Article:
This is kind of perfect for me right now – I just finished reading Lady Thief last night and desperately need to read some fluffy things before I move on to darker stuff! I’m actually currently reading Racing Savannah and plan on reading Smart Girls Get What They Want soon, but I’m glad I read this because, after reading Things I Can’t Forget, I wasn’t too sure if Savannah was going to be fluffy enough for me while my emotions are all over the place, so it’s good to know I should be safe! And I may have to check out some of the other books you mentioned since the ones I have read that you mentioned all pretty much all favorites!
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  19. I must admit that I’m not a huge fluff reader. Most of the times I prefer my books to have as little romance as possible, so that is holding me back from this genre. I do want to try some more, so your list is definitely helpful! I have my eyes on adorkable (have a copy and I can’t ignore Debby’s love for this one), Meant to be and Pivot point. I absolutely LOVED Poison, so if there are more books like that I’d like to try them ๐Ÿ™‚
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  20. Light and fluffy books are my absolute favorite kind and it pains me when people diss them as being less worthy because they aren’t “meaningful” or “literary” or whatever other diss word they want to throw at me! My life has enough things going on in it that aren’t great so I like to read books where crappy things don’t happen and Happily Ever After’s always happen. I like to read other things too, but if I’m having a bad day light and fluffy books are my medicine.

    I’ve read one, maybe two (I own two, but I can’t remember if I read both of if I just remember the one because it was a Lifetime movie) of Strohmeyer’s adult books and I enjoyed it, though I liked her Smart Girls book the best of all.
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  21. JENNIFER E. SMITH, I just read The Geography Of You And Me and closed it with this big awkward weird smile on my face. I loved it.

    Stephanie Perkins too.

    OHHHHH and Leila Sales as well.

    I love fluff books I don’t even care. Haters gonna hate.

    Also I legit just watched Friends and cackled because it’s the one where they hire Danny Devito as a stripper for Phoebe and lololol Monica discovers her first kiss was Ross and I am still laughing over here.
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  22. Lily B says:

    Totally awesome I love it. I actually really enjoy fluff books in between reading because it helps me cleans my pallet, unclogs my brain and puts a silly smile on my face. So I find them a must lately. Funny. I was looking for some fluff book recommendations and now put a bunch of these on to read list in the library.
    Lily B recently posted…Stacking The Shelves #12My Profile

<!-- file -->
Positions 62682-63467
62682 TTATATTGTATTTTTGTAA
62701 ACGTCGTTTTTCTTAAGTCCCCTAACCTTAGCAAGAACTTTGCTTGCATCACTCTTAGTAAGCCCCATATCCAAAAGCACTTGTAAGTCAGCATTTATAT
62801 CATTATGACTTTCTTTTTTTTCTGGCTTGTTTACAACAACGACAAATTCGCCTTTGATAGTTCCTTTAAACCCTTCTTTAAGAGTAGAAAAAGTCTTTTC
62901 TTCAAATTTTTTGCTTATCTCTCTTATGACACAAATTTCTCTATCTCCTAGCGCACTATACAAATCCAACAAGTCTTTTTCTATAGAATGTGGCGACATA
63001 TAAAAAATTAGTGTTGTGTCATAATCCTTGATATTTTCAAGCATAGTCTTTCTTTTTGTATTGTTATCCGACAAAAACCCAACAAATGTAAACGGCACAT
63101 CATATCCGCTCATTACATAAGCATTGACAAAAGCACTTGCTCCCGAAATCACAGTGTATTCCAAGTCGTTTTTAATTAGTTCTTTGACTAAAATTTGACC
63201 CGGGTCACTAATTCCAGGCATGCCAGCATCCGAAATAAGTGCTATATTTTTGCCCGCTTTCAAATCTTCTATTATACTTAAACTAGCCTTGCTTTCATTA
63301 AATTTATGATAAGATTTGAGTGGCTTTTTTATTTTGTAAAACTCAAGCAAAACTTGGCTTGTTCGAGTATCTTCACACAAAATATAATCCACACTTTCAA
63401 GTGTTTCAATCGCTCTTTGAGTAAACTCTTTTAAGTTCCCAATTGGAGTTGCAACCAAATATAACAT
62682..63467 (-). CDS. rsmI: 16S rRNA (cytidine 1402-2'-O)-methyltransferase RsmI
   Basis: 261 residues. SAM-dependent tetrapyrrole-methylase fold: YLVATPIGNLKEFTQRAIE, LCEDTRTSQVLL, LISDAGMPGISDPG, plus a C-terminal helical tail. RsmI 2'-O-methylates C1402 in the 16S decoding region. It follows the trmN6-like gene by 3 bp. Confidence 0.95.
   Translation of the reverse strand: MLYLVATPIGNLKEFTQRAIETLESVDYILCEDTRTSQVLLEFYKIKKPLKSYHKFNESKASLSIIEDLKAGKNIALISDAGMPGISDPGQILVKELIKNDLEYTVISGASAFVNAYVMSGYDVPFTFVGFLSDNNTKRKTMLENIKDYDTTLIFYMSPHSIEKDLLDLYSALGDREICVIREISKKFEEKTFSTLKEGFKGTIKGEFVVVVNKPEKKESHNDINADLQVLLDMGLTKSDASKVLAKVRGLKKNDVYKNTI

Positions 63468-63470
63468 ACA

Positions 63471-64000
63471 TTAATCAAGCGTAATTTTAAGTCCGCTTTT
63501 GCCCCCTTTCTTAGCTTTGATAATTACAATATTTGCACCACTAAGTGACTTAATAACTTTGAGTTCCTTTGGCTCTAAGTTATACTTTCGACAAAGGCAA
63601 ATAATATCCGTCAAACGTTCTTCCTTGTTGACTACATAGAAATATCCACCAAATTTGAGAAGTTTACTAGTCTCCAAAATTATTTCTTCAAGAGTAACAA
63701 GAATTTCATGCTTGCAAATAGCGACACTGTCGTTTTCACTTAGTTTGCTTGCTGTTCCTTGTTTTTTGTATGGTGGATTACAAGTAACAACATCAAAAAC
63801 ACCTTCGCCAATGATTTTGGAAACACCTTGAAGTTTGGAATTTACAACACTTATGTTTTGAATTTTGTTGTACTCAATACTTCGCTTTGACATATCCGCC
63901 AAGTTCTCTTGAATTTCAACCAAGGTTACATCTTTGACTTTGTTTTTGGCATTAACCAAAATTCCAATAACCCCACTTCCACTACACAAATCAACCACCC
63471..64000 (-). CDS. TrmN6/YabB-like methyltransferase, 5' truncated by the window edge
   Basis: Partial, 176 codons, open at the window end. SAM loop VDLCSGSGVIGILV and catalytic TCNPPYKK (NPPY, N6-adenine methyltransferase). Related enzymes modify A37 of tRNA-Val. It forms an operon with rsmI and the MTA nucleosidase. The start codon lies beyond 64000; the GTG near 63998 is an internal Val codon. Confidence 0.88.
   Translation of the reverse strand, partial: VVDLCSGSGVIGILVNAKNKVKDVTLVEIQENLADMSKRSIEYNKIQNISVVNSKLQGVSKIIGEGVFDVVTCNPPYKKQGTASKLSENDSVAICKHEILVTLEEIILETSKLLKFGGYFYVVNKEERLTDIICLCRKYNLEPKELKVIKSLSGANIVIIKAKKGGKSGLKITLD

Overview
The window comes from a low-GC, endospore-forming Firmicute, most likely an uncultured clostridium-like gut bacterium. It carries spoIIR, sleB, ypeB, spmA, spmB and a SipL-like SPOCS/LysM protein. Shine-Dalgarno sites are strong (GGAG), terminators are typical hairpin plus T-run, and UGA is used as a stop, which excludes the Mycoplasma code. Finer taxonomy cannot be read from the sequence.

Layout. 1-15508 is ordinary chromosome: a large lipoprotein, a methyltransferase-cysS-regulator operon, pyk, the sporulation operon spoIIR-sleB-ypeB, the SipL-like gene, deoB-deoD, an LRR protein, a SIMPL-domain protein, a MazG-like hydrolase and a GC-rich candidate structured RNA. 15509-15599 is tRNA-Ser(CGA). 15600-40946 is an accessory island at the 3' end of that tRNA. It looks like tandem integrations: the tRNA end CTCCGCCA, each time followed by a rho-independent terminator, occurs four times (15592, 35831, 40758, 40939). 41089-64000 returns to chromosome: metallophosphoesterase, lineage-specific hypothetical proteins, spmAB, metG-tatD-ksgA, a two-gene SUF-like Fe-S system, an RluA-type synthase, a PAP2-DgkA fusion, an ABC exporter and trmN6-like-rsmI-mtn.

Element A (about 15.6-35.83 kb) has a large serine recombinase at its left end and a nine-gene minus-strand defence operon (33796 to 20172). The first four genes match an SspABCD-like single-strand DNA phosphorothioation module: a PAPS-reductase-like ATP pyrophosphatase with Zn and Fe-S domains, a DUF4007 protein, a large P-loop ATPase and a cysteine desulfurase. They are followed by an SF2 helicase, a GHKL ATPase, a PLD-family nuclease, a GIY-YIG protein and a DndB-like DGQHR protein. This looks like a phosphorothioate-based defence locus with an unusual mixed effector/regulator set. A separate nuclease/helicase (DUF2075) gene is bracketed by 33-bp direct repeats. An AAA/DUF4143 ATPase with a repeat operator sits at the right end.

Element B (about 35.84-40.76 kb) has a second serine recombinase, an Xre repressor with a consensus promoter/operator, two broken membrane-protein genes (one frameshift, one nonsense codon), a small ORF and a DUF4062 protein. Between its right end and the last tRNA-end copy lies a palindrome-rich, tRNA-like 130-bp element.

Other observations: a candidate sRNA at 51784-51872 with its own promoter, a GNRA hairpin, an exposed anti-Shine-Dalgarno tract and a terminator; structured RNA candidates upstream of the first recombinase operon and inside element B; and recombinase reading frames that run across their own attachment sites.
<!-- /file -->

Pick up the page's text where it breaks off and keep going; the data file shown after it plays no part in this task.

23. Dione says:

    Everyone needs some fluffy happy book every once in a while. I find especially after a tough or heavy read I need relief. A couple great ones I’ve read lately are “Romancing the Duke” by Tessa Dare and “The Rosie Project” by Graeme Simsion.

  24. Elizabeth says:

    Oh my god I LOVE the Enchanted Inc. series!! It’s so fun, and I actually really like the way she’s crafted the world! And Cabot is just a classic. I’ve fallen behind on a lot of her books, I know I’m pretty much guaranteed a good time when I read one of her novels.
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  25. […] Christina discusses the fine art of fluff. […]

  26. Joanne Levy says:

    I LOVE fluff (er…which explains why I write it, too) and you have some of my favs here. BET ME is my deserted island book for sure. Also the ENCHANTED Inc Books are so fun! And Jennifer E. Smith is a fav along with Stephanie Perkins.
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  27. Writing a lighthearted book that’s good IS an art. You understand this when you read a book that’s trying to do light and fluff and fails. A lot of authors you list here really are excellent at it. In romance, Kristan Higgins is great at crafting a funny, light romance, with great characters. I’ve read a bunch of “If you like Kristan Higgins, try…” and honestly, not the same. Some succeed, others fall flat. If it’s too fluff, you risk dumbing down and insulting readers. The best light books don’t insult your intelligence.
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  28. Annie says:

    Great recommendations! I love Sarah Addison Allen and Kacie West. They’re just such a refreshing read and they always make me smile.
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  29. Sonia says:

    So much in this post resonates with me. As a readers’ advisory librarian there’s pressure on me (in my mind?) to read the “good” books but I wear the “fluff” flag proudly. Thanks for the recommendations!

  30. Sarah says:

    Great post! Fluff is needed sometimes. I prefer to read fluff when I’m in a reading slump or just in a bad mood. There is nothing better than a light hearted read that you know will have a HEA.
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  31. […] Rossi, Marissa Meyer, and Taherah Mafi. Christina at A Reader of Fictions has a post about The Fine Art of Fluff. Kristilyn at Reading in Winter has a discussion about conquering bookish anxiety, and oh my god, […]

  32. […] Rossi, Marissa Meyer, and Taherah Mafi. Christina at A Reader of Fictions has a post about The Fine Art of Fluff. Kristilyn at Reading in Winter has a discussion about conquering bookish anxiety, and oh my god, […]

  33. […] from A Reader of Fictions wrote a post a while back about the fine art of fluff, which I highly suggest that all of you read. I agree with her 100%. I know that fluffy […]